Editor’s Notes: Bad Moms opens in wide theatrical release today, July 29th.
Most surprising about Bad Moms is not its sneaky feminist verve – although, to be frank, that’s something of a surprise as well, since a “Moms Behaving Badly” premise is not, on its own, a stamp of feminism. No, most surprising is that this woman-dominant, subversive tempest of empowerment and transgression was written and directed by two guys. Sure, Jon Lucas and Scott Moore have proven they have comedic writing chops, having created and written The Hangover. But of course, that franchise’s common identifier – outside of being inventive and funny – was an overtly bro-centered outlook with varying shades of woman-hating. Paul Feig, they are not. So it isn’t difficult to get worried about the kind of outrageous female comedy these guys would produce.
Bad Moms, however, is aggressively pro-woman – it doesn’t even slip any cheap shots into the margins, which would be easy even for a male writer with the best intentions.
Bad Moms, however, is aggressively pro-woman – it doesn’t even slip any cheap shots into the margins, which would be easy even for a male writer with the best intentions. That may be due to the preponderance of brilliant women in this cast, starting with the central trio of Mila Kunis, Kathryn Hahn, and Kristen Bell, and carrying on to Christina Applegate, Jada Pinkett-Smith, Annie Mumulo, and beyond. The key to tailoring your comedy to a female point of view is, as ever, listening to the female point of view, and it’s easy to do that when you have so many talented women around to keep you in check. Who knows, maybe Lucas and Moore have been feminist trailblazers all this time…but I’d be willing to bet these women deserve a lot of credit for shaping Bad Moms. And that’s okay – it takes a village, after all.
The concept is simple – moms are stretched too thin, completely disrespected at work and at home, and after living up to such an impossible standard for so long, they snap . . .
The concept is simple – moms are stretched too thin, completely disrespected at work and at home, and after living up to such an impossible standard for so long, they snap and go on an extended bender of rule-breaking indulgence. It functions so well as a movie idea because it’s such a complete fantasy – this wouldn’t and couldn’t ever actually happen in the real world, lest these women be exposed, indicted, and vilified as demonic forces working against the rest of humanity. Because we live in that great contradiction, a patriarchal world that hinges on the work of women to keep it running smoothly. Who runs the world? Men. Who keeps the world running? Women. If Bad Moms understands any one concept, it’s that one. Using that as the jump-off point for its no-holds-barred comedy is the key to its ultimate success.
Kunis is Amy, a young mother whose kids are paranoid overachievers, whose husband is an unappreciative schlub, and whose boss relies on her to run the company without any credit or additional compensation. All of that would be enough for any woman to want to start a rebellion, but funnily enough, it’s the rigorous pressures enforced by the school’s nastily prim PTA president (Applegate) that triggers Amy’s awakening, proving once and for all that women hating women is one of society’s legit cancers. Joining Amy in her insubordinate cause are Carla (Kathryn Hahn), a hard-living single mom who gave up formality long ago, and Kiki (Kristen Bell), a buttoned-up stay-at-home mom who anxious to liberate herself from her husband’s stringent expectations. These “Bad Moms” engaging in boozing, partying, ignoring responsibilities – actions that would be neither a stretch nor a questionable offense for a group of men. It’s the gender switch that makes it something of a shock. That says way more about audience expectations than the perspective of this screenplay, but Lucas and Moore are happy to exploit the viewer’s ingrained biases for laughs.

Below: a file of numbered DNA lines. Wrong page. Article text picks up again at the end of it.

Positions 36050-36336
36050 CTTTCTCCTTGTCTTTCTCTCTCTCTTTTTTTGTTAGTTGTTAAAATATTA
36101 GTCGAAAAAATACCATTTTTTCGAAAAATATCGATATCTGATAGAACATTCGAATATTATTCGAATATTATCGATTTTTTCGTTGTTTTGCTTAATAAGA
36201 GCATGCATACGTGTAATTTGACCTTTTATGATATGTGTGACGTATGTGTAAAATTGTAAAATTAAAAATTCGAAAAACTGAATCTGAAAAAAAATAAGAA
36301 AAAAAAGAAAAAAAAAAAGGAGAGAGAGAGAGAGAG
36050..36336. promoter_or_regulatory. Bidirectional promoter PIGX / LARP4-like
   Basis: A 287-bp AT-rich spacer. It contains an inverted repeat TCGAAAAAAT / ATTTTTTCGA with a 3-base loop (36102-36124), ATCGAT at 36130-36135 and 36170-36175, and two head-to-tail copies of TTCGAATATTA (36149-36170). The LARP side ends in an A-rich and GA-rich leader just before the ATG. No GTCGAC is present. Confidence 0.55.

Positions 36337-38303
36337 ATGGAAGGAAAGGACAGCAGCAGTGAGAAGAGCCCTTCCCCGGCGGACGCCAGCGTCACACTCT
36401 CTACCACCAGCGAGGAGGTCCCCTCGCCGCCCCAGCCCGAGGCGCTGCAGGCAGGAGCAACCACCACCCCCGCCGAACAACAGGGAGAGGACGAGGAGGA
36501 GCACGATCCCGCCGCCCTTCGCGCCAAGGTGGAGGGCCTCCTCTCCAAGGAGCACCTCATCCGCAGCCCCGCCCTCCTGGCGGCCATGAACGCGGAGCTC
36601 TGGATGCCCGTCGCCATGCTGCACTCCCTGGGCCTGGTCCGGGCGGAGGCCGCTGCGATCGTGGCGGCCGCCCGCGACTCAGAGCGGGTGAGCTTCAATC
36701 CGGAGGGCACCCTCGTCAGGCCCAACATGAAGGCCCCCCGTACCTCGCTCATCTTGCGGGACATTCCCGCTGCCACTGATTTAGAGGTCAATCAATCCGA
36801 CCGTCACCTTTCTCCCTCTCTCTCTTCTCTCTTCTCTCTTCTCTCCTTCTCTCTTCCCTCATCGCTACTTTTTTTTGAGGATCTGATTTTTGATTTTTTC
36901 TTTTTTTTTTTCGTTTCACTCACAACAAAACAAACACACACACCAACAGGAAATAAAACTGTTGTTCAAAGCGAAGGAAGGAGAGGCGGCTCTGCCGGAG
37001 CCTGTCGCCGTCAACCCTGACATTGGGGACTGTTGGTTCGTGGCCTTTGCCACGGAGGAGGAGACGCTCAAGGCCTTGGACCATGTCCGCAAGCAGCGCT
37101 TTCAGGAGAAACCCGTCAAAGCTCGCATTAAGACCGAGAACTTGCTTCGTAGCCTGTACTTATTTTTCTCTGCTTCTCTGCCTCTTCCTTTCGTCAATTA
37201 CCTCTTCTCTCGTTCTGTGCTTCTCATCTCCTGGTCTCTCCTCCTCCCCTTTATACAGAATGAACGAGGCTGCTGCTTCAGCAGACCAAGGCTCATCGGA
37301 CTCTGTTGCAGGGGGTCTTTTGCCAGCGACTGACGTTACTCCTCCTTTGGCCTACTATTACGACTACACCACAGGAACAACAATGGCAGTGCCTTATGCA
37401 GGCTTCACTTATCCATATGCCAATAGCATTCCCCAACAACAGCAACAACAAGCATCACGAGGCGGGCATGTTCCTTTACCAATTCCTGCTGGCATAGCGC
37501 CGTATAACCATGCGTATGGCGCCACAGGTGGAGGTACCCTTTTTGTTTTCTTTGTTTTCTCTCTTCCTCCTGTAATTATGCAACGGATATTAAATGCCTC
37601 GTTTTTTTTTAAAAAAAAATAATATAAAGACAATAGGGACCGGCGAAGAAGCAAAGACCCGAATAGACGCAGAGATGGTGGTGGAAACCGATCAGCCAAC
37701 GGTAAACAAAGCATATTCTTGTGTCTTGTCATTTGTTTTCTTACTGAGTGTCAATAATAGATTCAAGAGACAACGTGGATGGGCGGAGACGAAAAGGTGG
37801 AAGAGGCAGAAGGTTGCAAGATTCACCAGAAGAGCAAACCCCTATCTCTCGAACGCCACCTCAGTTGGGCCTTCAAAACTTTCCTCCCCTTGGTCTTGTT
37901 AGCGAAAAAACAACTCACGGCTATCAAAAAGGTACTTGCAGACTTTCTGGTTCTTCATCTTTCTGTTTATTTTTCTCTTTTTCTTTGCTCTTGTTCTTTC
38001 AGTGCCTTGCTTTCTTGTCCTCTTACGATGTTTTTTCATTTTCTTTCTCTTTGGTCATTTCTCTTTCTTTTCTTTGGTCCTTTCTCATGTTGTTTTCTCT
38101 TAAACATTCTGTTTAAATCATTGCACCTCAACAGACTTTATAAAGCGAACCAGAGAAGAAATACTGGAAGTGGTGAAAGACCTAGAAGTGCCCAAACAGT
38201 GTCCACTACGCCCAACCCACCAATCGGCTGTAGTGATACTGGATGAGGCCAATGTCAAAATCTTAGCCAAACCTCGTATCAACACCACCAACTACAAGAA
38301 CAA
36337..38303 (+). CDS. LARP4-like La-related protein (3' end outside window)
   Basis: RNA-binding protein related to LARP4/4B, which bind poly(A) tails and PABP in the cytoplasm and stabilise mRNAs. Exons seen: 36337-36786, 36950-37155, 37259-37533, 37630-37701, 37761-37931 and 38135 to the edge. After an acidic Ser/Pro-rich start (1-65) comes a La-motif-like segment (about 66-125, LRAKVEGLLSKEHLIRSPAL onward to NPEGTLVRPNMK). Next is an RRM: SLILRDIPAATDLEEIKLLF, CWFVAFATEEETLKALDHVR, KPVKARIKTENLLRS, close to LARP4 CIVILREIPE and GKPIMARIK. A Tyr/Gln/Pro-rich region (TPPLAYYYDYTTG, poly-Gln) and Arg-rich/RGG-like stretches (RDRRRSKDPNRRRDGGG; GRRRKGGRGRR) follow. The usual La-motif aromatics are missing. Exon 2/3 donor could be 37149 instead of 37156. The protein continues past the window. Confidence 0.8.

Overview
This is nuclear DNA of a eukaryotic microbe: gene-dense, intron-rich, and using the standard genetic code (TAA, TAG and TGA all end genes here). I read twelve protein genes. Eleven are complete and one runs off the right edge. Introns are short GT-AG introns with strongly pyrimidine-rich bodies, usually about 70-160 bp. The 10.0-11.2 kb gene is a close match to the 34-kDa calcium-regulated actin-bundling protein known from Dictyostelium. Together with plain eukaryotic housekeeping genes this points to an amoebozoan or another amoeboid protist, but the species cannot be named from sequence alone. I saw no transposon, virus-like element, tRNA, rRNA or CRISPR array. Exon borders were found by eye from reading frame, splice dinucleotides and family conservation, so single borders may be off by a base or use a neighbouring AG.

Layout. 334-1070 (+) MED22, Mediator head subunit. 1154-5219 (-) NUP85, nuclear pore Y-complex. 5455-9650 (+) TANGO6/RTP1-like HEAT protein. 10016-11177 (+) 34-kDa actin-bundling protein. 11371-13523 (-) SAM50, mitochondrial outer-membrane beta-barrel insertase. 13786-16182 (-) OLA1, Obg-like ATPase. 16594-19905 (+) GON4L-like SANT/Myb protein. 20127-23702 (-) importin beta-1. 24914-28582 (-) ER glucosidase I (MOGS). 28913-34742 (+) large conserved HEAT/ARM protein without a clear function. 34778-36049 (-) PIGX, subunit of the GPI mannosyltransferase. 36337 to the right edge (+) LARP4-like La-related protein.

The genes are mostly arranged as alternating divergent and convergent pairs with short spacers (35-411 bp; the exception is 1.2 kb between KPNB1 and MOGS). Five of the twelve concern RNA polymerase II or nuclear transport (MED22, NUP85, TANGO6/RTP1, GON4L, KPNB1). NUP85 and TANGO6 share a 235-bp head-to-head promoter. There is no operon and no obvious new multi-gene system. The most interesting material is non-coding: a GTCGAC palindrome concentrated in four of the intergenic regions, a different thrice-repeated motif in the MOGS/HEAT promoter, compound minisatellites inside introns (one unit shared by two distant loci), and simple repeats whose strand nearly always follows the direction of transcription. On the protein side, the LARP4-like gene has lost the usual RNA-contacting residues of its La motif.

Our trio of heroines isn’t merely an insular group of transgressors – they form a broadening faction of similarly fed-up mothers that stands against the impossible-to-maintain status quo of Applegate’s PTA troupe. So yes, there is still a dastardly female villain, but of course there would be, since the film’s universe is almost entirely female-centric. Returning momentarily to the Feig comparison, there hasn’t been a comedy to more pointedly disregard the male gaze since Feig’s Spy. Bad Moms isn’t so explicit as to change the formal template and balance of gender power the way Feig did (and does), but the men are still largely ineffectual here, the oafs whose power is solely dependent on women’s willingness to allow it.
Lest this movie review persist as only a dissection of gender in a patriarchal society, I should mention that Bad Moms is consistently and surprisingly hilarious, deriving laughs both broad and sly from the execution of this premise, much of that due to the brilliance of this cast. If the movie isn’t perfect – and it’s not – that’s because it needs a director who understands how to shoot and edit comedy. Lucas and Moore understand the written rhythms but not the visual ones, which means some gags land with an awkward thud (their tendency to oversaturate the soundtrack with Top-40 pop is also something of a distraction). But this movie’s success is all about those Bad Moms – these very funny women are given free rein to let their freak flags fly, and they wave them with abandon.
Not perfect, but consistently and surprisingly hilarious. These very funny women are given free rein to let their freak flags fly, and they wave them with abandon.